Have you started a blog for your nonprofit organization and then got stuck trying to come up with content?

If you don’t consider yourself a writer, it can be daunting to pull something together a couple of times a week.

Here are some ideas for content for your nonprofit blog:

  • Tell stories about people you are helping.  A story ALWAYS works!  Remember to keep it short and compelling.
  • Re-use stories from your print newsletter.  Don’t worry – people won’t remember them.
  • Re-purpose information from email blasts. Don’t worry – they won’t remember it.
  • Listen to what front-line staff are talking about and write about that.
  • Invite guest bloggers in – clients, staff, Board, volunteers, and donors.  Be specific with them when you ask.  Ask them to write a short paragraph or two of 250 words MAX.
  • Ask questions in blog posts and invite readers to comment.
  • Post summaries of events or activities with photos.
  • Summarize press releases or link to current news stories.
  • Report back from an event or conference.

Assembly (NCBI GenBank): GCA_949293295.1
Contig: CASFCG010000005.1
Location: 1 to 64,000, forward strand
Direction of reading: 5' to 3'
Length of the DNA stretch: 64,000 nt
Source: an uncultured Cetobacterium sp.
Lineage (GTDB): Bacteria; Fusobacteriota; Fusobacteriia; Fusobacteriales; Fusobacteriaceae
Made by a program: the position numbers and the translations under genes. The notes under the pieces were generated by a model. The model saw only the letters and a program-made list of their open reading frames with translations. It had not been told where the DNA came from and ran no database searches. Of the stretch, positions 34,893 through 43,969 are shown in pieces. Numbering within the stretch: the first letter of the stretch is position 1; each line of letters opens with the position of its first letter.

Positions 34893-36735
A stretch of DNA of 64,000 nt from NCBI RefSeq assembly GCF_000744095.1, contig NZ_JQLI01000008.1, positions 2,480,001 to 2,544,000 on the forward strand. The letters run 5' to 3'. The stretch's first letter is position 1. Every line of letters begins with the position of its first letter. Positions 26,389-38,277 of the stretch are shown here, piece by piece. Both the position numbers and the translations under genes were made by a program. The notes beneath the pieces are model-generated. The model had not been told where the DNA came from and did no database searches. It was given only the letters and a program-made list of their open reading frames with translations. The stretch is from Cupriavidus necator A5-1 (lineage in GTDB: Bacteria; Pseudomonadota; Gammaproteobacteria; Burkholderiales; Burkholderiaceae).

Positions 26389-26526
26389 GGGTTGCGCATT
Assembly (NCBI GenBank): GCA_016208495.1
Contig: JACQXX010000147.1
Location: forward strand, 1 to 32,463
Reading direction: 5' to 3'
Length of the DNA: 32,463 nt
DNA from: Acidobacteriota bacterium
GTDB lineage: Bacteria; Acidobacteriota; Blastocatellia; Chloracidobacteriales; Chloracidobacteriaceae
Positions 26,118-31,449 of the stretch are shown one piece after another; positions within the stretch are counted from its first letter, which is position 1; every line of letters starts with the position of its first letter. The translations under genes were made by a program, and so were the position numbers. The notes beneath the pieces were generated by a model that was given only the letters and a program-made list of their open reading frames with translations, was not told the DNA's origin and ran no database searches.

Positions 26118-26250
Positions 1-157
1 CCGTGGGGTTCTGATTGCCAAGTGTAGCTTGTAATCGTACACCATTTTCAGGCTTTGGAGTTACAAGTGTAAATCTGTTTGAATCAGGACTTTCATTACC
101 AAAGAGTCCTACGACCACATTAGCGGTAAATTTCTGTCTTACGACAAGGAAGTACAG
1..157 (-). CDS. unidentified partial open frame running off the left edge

• Highlight the expertise of staff or volunteers.
  • Tell about the work of volunteers, the impact they’re having or the number of hours of time that have been donated.
  • Share a couple of pertinent statistics of your work (for example “our animal shelter saw a 10% increase in adoptions this month”).

Once you get in the habit of writing these short blog posts, it will become easier and you’ll get ideas for content in lots of places.

I have several clients who are telling part of a story in their print newsletter, then telling the rest of the story on their blog along with photos or video.

It’s a great way to encourage people to visit and read the blog.

  1. I would add one more:

    Say Thank you.

    Give positive feedback to everyone involved with your organization, then call out a couple of specific people you want to thank.
    Make a feature of your blog posts each month to thank someone.

    Look for people to thank, whether it’s the volunteer who helped with your mailing to the case manager who comes to work each day and does her job well.


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